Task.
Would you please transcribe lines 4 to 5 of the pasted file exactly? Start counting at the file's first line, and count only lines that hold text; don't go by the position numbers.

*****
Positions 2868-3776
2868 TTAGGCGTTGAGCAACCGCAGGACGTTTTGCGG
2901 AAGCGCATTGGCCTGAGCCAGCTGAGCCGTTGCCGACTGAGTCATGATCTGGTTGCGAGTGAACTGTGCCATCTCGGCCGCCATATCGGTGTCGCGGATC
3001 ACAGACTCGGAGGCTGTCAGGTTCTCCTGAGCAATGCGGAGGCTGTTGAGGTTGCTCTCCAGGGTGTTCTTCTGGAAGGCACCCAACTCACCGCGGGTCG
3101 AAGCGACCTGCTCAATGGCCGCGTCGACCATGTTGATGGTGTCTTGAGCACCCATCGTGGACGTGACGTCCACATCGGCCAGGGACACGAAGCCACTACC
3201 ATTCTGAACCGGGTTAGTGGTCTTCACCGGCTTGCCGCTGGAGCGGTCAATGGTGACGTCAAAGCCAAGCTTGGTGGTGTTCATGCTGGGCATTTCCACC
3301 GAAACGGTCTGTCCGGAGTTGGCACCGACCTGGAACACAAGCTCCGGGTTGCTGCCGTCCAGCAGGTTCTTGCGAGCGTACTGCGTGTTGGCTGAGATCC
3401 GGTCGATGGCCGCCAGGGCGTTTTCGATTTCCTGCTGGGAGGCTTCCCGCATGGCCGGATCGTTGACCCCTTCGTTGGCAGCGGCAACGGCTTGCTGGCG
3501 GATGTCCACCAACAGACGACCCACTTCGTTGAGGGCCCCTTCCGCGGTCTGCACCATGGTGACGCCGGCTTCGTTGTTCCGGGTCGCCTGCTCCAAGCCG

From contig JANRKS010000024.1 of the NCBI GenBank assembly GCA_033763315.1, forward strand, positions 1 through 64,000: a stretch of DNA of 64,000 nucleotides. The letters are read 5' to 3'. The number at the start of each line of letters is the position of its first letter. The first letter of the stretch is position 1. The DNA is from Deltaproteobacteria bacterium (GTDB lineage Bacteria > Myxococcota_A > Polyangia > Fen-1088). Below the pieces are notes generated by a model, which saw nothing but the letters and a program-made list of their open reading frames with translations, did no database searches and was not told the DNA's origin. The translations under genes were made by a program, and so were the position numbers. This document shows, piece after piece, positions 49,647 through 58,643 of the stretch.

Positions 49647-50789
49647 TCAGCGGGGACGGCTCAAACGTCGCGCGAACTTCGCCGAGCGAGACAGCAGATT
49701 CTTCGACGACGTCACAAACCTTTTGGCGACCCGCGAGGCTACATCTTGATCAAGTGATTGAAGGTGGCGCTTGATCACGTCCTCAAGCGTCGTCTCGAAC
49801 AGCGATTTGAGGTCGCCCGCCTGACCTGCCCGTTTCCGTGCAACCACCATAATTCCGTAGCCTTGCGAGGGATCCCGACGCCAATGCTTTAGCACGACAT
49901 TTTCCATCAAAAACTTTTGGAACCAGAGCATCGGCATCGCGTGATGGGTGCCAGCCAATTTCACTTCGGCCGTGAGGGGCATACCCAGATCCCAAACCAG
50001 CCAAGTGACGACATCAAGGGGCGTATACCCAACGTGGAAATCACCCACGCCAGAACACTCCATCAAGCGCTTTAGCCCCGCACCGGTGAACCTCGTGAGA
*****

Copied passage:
3001 ACAGACTCGGAGGCTGTCAGGTTCTCCTGAGCAATGCGGAGGCTGTTGAGGTTGCTCTCCAGGGTGTTCTTCTGGAAGGCACCCAACTCACCGCGGGTCG
3101 AAGCGACCTGCTCAATGGCCGCGTCGACCATGTTGATGGTGTCTTGAGCACCCATCGTGGACGTGACGTCCACATCGGCCAGGGACACGAAGCCACTACC